1. Procedural Concerns:

In light of the amendments made to Section 36[16], there are a few procedural concerns. Delays are likely to occur in the enforcement of the arbitral awards, complemented by an increase in the costs, since applicants who already have a pending adjudication before the court, might file new applications, or request amendments to the existing applications based on the new proviso[17]. The Bill could open ‘floodgates of frivolous litigation’[18], by wasting the courts’ time, as alleged by Adhir Ranjan Chowdhury of the Indian National Congress.

  1. Other Concerns:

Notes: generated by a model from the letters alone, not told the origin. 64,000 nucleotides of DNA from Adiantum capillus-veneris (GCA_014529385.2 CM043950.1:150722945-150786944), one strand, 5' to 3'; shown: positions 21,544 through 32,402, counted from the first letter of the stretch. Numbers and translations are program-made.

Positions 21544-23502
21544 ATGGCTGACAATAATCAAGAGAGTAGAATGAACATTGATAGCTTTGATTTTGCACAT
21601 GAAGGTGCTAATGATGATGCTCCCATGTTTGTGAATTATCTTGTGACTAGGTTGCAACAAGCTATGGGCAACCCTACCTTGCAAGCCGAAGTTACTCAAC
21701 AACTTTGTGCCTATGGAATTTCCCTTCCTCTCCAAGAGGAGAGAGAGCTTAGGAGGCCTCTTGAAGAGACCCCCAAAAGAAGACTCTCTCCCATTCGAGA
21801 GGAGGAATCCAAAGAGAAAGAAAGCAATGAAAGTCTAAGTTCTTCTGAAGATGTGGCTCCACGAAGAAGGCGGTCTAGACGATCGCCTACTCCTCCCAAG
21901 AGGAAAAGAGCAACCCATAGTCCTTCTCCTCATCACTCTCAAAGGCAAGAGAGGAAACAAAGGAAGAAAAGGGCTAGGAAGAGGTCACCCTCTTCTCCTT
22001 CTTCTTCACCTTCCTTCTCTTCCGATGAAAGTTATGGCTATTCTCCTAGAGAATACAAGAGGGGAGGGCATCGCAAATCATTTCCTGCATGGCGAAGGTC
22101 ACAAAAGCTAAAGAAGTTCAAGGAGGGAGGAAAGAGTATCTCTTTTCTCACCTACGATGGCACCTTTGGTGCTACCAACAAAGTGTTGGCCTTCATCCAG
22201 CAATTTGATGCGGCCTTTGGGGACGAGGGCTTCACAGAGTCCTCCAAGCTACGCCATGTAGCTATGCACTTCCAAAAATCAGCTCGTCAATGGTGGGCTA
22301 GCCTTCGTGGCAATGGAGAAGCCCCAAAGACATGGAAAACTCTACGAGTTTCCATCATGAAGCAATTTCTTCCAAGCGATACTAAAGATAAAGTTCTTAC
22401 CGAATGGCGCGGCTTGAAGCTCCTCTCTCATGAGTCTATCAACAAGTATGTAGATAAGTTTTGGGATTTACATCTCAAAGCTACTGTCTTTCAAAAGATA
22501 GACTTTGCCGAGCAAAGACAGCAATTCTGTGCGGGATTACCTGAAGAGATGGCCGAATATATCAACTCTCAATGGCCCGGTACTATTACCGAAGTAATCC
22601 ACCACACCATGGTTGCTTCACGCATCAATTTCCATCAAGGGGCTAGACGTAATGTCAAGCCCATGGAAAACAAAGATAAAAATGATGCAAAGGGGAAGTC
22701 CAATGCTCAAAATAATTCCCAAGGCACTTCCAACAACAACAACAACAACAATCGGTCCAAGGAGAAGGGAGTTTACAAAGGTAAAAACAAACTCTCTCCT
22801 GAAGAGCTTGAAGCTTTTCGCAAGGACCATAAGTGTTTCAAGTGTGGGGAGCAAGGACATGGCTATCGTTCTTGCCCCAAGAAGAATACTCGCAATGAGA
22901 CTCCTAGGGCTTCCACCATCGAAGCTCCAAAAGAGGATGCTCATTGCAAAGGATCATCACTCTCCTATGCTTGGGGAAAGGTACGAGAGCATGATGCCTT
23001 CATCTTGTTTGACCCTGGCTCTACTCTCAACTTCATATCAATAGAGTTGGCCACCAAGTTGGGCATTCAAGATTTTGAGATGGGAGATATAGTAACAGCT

There are other concerns relating to Section 36 amendments which were deliberated upon in the Parliament. Firstly, since an unconditional stay will be awarded in cases of fraud or corruption, the losing party to the dispute might use baseless allegations to be granted a stay by claiming fraud/corruption, and this would be redressed by the Court. This would unnecessarily elongate the period of redressal, thereby destroying the purpose of an alternate dispute resolution mechanism. To this concern, the Government responded by saying that the stay would be operational only till the disposal of application to be set aside under section 34 of the Act[19], and the parties are free to file applications for setting aside the stay orders. However, filing new applications to set aside a stay would not only be a time-consuming process but procedural delays would be likely to affect the applicants. Secondly, the fact that Explanation 1(1) to Section 34(2)(b) of the Act[20] extends to fraud/corruption disputes, the Amendment creates unnecessary complications as there would allegedly be two sections dealing with the same issue, as there might be confusion in filing applications relating to fraud/corruption. The government justified it by saying that Section 34 does not provide an unconditional stay on the award. This means that applications filed under Section 34 of the Act would not be awarded an unconditional stay of awards, but those filed under the new amendments, would be granted. This is why the new amendment would be beneficial to help applicants request an unconditional stay.